MIT5: Day 1


So after an easy but rainy drive down to Cambridge, I arrived at the MIT5 conference. Missed the first plenary, but saw two good panels & the second plenary. Some highlights & pre-bedtime reflections:

On a panel about Seriality & Transmedia Storytelling, a nice collection of thoughts. Both Geoffrey Long and Martyn Pedlar discussed comic book narrative, exploring issues of discontinuities among different versions & transmedia adaptations. In both cases, they made me think about carefully distinguishing between the different pressures & assumptions of continuity of narrative events vs. characters vs. settings – it seems that in comics (as well as other series like James Bond films and The Simpsons), the key continuities are in characters & the storyworld, and that events can either persist or not with a wide range of variability. Then Derek Johnson just made it in from a hellish airplane tale to present a compelling argument for the historicity of transmedia storytelling, tying back to work by Marsha Kinder on Teenage Mutant Ninja Turtles and Michael Kackman on Hopalong Cassidy. Derek argued for the use of the term ‘franchise’ to discuss the networked system of transmedia storytelling – I’m not sure that franchise can escape the economic determinist overtones, but he’s right that we need a better term for it.

Next panel focused vaguely about YouTube, with only one paper (by Robert Gehl) actually about YouTube.  Jonathan Gray discussed movie trailers as paratexts (coming soon – Jonathan’s book on paratexts!), exploring how they set horizons of expectations for both viewers and non-viewers of films – typically strong work. Then Joshua Green gave a whirlwind of a presentation as to why TV content online is not really TV. Provocative ideas, which we discussed a bit more to figure out whether it’s the screen choice that matters (no) or the delivery mechanism (yes) – the lack of synchronous flowing content in TV on-demand online is a different experience, but we stumped each other in thinking about TiVo as a liminal case, taking TV offline via broadcasting.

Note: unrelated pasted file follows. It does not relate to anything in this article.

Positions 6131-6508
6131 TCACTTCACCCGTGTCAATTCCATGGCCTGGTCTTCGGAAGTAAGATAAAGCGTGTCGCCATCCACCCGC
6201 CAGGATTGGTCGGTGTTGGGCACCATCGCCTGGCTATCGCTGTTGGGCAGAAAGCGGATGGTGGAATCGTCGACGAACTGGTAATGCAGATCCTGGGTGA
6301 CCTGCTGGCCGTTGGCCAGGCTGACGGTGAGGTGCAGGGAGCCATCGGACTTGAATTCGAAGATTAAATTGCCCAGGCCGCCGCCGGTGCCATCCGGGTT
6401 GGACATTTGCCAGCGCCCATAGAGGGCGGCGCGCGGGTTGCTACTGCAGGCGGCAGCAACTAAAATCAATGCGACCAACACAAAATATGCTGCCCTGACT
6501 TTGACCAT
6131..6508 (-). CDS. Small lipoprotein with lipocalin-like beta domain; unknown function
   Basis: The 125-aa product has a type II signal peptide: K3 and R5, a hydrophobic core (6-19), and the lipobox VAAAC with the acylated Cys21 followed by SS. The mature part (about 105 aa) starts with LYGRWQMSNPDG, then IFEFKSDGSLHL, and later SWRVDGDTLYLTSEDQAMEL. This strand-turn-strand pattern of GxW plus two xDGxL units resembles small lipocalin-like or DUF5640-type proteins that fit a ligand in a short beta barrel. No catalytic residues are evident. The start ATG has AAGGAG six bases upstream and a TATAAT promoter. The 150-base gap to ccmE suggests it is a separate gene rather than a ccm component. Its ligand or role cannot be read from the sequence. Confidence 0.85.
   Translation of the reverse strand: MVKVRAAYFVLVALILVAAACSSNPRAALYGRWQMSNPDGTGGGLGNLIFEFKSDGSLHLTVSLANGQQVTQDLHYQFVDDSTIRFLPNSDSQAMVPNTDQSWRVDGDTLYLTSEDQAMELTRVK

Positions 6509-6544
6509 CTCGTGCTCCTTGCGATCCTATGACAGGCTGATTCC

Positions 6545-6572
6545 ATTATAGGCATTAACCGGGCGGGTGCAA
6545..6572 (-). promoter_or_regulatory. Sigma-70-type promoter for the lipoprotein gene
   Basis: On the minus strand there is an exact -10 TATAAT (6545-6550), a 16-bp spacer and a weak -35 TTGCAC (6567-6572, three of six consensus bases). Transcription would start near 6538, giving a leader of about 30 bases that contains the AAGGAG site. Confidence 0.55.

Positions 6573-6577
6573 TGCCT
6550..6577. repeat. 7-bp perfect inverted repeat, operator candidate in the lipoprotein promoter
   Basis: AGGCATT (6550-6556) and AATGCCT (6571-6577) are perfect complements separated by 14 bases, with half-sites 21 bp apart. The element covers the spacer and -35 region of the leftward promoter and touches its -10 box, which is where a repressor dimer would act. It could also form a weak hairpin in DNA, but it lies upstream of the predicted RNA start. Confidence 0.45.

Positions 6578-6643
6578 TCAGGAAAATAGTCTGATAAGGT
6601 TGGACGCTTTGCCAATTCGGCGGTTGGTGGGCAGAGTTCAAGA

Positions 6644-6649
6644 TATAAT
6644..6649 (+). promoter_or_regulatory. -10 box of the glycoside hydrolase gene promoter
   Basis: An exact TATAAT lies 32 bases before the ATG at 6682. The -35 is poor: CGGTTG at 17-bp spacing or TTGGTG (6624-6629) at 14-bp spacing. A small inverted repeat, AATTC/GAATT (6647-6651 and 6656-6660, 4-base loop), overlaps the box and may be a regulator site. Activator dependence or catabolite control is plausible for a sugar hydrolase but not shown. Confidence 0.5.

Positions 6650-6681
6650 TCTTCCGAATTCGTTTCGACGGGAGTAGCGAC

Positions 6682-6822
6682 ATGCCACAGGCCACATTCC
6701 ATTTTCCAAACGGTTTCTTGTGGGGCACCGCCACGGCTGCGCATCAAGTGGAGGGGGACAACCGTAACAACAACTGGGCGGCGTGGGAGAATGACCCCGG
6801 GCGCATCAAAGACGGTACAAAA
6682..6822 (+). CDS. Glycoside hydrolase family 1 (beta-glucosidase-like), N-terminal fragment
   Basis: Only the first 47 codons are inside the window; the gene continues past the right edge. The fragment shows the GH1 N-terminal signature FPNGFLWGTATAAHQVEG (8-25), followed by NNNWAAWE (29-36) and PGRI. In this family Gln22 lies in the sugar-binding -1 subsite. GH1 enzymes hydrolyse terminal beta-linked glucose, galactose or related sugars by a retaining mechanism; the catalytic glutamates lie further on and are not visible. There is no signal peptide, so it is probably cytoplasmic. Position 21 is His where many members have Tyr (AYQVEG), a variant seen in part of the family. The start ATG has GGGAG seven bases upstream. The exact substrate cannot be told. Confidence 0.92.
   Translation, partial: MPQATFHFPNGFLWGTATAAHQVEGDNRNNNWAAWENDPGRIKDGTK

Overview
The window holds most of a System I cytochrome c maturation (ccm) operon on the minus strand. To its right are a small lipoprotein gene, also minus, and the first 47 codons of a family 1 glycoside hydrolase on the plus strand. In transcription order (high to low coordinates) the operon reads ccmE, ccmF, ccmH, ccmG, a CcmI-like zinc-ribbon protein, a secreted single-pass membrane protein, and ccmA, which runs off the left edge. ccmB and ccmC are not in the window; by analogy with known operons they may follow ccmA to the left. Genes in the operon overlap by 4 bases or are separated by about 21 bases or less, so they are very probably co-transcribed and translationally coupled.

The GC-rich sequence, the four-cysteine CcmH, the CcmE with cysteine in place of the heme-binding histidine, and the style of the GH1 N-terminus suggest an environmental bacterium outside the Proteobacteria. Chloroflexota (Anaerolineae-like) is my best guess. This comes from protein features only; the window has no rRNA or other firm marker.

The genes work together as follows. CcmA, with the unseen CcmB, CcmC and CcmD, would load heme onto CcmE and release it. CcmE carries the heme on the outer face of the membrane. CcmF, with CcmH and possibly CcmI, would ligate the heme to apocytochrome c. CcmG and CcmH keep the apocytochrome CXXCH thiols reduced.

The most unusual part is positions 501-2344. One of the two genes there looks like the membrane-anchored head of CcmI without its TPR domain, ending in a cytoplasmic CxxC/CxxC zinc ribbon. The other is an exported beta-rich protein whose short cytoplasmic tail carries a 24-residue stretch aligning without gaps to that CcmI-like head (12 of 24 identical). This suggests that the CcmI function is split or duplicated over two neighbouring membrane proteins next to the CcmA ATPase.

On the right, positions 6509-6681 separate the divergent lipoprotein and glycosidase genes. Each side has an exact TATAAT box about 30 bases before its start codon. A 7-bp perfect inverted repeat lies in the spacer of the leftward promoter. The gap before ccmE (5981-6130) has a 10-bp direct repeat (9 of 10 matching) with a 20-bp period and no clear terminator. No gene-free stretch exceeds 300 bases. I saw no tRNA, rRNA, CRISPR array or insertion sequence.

Final plenary about collective intelligence – lots of interesting ideas, but the one I want to mention before I fade into sleep is Cory Ondrejka from Linden Lab making the point that they’re decision to make Second Life’s software open source is both a philosophical decision to support that mode of development, but also designed to make potential business investors more confident in the persistence and long-term stability of SL as a platform – if a company is going to spend a ton of money & effort to develop SL content, they want to be sure it won’t go belly-up if Linden Labs folds. So by opening up the source, commercial interests feel more secure in their investments – a nice inversion of typical business logic.

Great first day of a conference – plus the Red Sox spanked the Yankees! Stay tuned for Day 2…


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